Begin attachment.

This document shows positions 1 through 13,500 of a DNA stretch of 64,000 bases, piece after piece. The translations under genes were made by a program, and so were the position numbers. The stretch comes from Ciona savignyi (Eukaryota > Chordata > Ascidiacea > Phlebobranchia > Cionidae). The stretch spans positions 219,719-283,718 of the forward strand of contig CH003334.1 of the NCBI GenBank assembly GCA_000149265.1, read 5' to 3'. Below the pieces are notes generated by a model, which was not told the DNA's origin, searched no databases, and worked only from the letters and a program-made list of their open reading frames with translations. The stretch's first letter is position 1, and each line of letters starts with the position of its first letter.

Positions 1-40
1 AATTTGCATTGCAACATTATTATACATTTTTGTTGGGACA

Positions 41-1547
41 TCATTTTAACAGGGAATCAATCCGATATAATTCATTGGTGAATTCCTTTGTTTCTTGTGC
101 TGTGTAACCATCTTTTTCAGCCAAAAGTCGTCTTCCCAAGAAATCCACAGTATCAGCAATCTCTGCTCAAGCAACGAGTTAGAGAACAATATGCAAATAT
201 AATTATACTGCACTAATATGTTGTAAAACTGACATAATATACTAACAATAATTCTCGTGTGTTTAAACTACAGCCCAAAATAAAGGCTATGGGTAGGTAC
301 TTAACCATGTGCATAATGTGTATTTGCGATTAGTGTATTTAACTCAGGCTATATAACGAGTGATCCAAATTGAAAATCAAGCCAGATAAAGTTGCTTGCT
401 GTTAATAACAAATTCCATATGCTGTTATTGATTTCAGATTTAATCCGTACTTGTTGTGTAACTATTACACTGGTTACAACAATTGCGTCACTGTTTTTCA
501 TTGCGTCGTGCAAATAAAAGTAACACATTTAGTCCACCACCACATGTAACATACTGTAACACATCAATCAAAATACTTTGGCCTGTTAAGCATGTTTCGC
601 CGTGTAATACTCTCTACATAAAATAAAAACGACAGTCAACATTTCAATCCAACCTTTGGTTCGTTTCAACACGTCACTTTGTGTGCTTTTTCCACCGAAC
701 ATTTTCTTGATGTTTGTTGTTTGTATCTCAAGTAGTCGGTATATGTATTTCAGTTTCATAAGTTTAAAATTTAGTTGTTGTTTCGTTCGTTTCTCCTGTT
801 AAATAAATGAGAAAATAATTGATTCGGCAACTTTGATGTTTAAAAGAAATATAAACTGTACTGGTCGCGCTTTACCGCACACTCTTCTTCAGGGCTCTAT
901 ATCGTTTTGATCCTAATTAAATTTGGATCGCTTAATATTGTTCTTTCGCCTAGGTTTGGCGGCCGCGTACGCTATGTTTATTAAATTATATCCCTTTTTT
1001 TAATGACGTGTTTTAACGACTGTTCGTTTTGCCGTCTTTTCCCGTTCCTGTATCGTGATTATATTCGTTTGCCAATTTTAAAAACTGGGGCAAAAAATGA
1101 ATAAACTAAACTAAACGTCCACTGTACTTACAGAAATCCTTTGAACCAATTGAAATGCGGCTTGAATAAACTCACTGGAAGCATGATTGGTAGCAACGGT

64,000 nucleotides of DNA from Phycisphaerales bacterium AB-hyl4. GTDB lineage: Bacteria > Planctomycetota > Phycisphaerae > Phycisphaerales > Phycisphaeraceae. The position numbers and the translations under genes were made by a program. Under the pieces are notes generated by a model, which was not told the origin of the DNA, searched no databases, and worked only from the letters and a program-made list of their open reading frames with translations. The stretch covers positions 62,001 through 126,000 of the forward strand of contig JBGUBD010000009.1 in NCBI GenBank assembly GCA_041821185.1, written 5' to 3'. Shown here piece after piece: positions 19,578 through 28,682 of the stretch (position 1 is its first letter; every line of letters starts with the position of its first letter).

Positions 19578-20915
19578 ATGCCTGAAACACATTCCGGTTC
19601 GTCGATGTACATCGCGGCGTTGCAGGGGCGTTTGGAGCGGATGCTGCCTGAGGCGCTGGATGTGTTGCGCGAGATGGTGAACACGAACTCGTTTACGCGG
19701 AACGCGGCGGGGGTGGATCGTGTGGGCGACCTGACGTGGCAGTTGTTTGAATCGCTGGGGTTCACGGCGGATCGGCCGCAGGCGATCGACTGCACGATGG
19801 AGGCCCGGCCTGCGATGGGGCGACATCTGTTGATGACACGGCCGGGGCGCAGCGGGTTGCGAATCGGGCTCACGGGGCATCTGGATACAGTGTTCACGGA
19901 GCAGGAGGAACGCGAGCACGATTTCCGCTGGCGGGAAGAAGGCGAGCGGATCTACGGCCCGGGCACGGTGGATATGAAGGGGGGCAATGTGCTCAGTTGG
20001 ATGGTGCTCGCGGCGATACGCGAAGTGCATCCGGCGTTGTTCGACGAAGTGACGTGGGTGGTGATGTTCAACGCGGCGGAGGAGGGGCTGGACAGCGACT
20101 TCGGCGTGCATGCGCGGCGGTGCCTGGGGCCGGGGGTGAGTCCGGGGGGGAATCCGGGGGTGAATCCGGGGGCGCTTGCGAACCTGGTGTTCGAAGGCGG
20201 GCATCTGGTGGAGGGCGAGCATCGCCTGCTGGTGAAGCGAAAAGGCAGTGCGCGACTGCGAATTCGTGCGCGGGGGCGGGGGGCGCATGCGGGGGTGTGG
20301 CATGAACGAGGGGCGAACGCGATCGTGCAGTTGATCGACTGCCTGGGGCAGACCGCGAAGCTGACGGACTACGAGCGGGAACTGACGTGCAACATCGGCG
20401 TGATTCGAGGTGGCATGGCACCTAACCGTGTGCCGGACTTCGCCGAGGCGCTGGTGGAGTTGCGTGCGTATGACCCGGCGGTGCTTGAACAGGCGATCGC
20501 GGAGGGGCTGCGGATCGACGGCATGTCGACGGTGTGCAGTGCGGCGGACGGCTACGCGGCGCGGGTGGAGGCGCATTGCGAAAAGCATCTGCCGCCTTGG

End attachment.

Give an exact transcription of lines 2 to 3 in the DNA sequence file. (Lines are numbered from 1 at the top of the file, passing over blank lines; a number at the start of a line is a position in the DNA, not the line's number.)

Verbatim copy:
Positions 1-40
1 AATTTGCATTGCAACATTATTATACATTTTTGTTGGGACA